The Italian's decision to leave the League One promotion hopefuls has already seen a number of West Ham supporters calling for him to succeed Sam Allardyce at Upton Park.
But is the time right for Di Canio to make an emotional homecoming to the east end of London?
What Di Canio achieved at Swindon is little short of remarkable. When he was appointed to succeed Paul Hart, who had won only one of his 11 games in charge, in May 2011, the Wiltshire club had been relegated to League Two, the bottom tier of the English Football League.
The appointment of Di Canio came out of the blue. He had never worked in management before, but then-Swindon chairman Jeremy Wray and his board did not see the move as a gamble, as BBC Sport reported at the time.
Di Canio rewarded the club with promotion back to League One and a Johnstone's Paint Trophy Final appearance. Swindon are currently sixth in the table with promotion to the Championship in their sights.
But his departure from the managerial post with the Robins has already seen Di Canio linked with his former employers at West Ham (The Independent).
Di Canio has never hidden his love for the Hammers and he even has a tattoo on his arm dedicated to the Upton Park club. The club also has a lounge at Upton Park named after the former playmaker, which the player officially opened in September 2010.
The mutual admiration did not extend as far as offering Di Canio the managerial role when Avram Grant was sacked after the club were relegated in 2011, though, as club co-owner David Sullivan ruled out a move for the Hammers legend in an interview with Sky Sports News.
Allardyce was appointed West Ham boss in June 2011 but it was a decision which was not met with unanimous approval from the supporters, who perceived the former Bolton and Newcastle manager as having a direct approach to the way he wanted his teams to play.
The Hammers manager even had to defend his style in a BBC Sport interview after supporters voiced their criticism during a win at Peterborough in March 2012.
Allardyce guided West Ham back into the Premier League via a playoff final win over Blackpool in May and the team have looked comfortable in mid-table so far this season.
But club co-owner David Gold said in a statement (BBC Sport) that no decision will be made on the manager's contract, which expires this summer, until their Premier League safety is confirmed.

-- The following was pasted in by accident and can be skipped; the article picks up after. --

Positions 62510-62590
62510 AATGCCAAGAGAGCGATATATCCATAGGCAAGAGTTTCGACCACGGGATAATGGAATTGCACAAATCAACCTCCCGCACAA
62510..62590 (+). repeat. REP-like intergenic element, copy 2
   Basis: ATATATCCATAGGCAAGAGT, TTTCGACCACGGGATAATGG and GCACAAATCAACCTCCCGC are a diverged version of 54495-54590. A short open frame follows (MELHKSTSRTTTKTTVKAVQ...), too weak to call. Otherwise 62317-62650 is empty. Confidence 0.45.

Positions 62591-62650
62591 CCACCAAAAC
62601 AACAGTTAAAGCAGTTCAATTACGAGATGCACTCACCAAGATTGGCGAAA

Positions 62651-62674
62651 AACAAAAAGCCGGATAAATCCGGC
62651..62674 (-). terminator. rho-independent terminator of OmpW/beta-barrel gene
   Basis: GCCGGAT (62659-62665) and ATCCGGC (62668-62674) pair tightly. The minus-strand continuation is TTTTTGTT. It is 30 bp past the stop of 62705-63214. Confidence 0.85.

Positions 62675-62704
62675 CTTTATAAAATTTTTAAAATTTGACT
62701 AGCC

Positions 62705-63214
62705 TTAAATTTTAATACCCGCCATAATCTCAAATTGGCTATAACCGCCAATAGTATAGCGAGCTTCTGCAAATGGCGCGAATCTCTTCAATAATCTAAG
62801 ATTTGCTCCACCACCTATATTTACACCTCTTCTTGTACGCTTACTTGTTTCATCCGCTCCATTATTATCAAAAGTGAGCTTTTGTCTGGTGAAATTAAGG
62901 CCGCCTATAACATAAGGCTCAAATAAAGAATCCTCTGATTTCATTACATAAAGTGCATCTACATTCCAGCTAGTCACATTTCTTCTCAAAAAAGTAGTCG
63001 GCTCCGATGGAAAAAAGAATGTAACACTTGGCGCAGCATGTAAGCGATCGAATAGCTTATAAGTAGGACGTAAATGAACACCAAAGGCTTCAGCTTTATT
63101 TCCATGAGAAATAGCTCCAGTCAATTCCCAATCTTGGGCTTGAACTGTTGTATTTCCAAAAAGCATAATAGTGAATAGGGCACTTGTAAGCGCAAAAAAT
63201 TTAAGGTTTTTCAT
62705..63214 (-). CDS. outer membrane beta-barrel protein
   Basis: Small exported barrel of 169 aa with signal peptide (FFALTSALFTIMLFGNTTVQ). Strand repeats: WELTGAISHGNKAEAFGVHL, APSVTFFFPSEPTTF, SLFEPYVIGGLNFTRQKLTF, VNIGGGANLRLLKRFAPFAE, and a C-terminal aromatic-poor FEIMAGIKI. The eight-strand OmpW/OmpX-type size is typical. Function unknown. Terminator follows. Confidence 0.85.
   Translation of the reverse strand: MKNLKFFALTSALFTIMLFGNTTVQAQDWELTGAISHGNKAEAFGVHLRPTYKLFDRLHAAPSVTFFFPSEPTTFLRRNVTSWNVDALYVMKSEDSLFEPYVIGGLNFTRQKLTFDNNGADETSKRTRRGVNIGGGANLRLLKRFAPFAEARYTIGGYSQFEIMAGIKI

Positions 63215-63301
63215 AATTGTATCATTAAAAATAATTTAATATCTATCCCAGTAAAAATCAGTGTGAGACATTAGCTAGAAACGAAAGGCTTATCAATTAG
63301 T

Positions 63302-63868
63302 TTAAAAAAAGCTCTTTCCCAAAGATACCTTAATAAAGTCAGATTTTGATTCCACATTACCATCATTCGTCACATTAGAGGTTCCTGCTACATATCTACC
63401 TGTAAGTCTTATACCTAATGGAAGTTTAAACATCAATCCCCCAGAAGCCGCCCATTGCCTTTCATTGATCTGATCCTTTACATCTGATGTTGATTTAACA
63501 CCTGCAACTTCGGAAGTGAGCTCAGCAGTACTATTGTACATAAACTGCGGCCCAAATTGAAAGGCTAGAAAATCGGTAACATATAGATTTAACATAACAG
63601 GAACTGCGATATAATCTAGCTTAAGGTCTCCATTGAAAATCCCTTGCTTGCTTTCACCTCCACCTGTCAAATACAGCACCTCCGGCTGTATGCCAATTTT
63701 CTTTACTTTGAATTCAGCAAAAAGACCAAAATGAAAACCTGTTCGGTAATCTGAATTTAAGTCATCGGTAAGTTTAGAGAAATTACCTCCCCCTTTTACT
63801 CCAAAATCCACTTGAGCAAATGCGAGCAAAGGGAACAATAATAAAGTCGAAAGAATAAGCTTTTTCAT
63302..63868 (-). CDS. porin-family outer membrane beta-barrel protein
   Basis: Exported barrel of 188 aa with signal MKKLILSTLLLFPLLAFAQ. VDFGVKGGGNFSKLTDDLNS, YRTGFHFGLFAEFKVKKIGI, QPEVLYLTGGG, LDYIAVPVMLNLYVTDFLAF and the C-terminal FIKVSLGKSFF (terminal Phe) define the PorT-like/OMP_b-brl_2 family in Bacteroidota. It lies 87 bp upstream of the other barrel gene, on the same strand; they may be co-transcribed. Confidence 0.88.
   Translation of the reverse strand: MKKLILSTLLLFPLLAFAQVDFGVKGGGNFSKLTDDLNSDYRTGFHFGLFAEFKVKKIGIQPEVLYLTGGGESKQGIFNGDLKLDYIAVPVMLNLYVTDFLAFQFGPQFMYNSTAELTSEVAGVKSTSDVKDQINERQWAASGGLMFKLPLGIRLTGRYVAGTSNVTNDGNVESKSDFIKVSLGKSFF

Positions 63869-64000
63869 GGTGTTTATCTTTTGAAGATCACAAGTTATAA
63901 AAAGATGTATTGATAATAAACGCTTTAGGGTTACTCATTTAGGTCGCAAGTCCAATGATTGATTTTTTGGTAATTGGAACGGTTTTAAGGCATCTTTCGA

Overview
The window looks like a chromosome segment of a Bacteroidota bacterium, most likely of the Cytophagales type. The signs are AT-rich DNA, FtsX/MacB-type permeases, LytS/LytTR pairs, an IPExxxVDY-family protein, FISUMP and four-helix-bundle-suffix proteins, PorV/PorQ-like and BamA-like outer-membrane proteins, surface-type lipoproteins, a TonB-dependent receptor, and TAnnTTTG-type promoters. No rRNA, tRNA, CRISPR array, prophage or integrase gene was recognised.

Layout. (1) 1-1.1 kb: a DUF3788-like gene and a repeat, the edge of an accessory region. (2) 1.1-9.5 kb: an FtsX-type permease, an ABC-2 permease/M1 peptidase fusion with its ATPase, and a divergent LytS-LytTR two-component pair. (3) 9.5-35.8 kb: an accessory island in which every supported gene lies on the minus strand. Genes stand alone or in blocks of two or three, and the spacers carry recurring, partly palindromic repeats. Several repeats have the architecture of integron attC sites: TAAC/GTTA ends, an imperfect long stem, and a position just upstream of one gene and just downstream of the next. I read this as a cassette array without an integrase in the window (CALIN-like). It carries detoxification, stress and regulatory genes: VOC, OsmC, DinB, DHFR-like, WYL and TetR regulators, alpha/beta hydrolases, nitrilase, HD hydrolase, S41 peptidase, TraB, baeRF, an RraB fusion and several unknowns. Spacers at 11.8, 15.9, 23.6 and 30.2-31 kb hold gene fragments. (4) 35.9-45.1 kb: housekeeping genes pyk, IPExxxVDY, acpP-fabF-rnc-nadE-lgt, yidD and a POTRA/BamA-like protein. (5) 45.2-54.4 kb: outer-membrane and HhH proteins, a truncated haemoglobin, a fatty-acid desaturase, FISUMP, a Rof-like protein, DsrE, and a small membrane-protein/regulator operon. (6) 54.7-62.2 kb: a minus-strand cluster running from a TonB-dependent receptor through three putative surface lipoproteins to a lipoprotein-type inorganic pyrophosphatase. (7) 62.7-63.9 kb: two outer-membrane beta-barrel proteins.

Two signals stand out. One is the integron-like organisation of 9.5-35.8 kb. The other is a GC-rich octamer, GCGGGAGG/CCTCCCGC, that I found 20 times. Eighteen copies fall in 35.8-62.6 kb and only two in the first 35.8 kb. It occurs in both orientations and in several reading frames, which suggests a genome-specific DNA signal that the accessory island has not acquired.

The spectre of Di Canio now hangs heavily over Allardyce with the Italian having produced an attractive attacking style with Swindon Town, although his own description of the Capital One Cup win over Stoke as being "like Barcelona" was a touch grandiose.
Allardyce has settled West Ham after a tumultuous period for the club when they tumbled out of the top flight under Grant.
The word "settled" is not one which springs readily to mind with Di Canio, whose passionate nature as a player and manager can burst into flame at any given point.
His time as a player in Britain with Celtic, Sheffield Wednesday and West Ham was littered with controversial incidents, notably his push on referee Paul Alcock during a match against Arsenal at Hillsborough in September 1998.
Di Canio's spell at Swindon has proved he is a capable manager in the lower leagues, but Allardyce has provided a steadying influence at the club. It would also be pertinent to highlight what has happened to Bolton and Blackburn since Allardyce left both clubs.
The question for Gold and Sullivan is whether they want that stability potentially disrupted by the appointment of renowned firebrand that is Di Canio, who has lost none of his ability to court controversy as a manager as an altercation with Swindon striker Leon Clarke proved.
Tellingly, Gold underlined the dilemma with a number of retweets from supporters on his Twitter feed this morning.
Should Paolo Di Canio be the next West Ham manager?
However, popular the appointment of Di Canio would be with the supporters and journalists alike, there remains a world of difference between Swindon and Upton Park where the stakes are so much higher.
What the Italian did during his relatively short spell at the County Ground deserves credit, but making his mark in the Championship should be where Di Canio is looking for his next role before making the step into the top flight.
West Ham should not risk the chance that he should follow that path with them.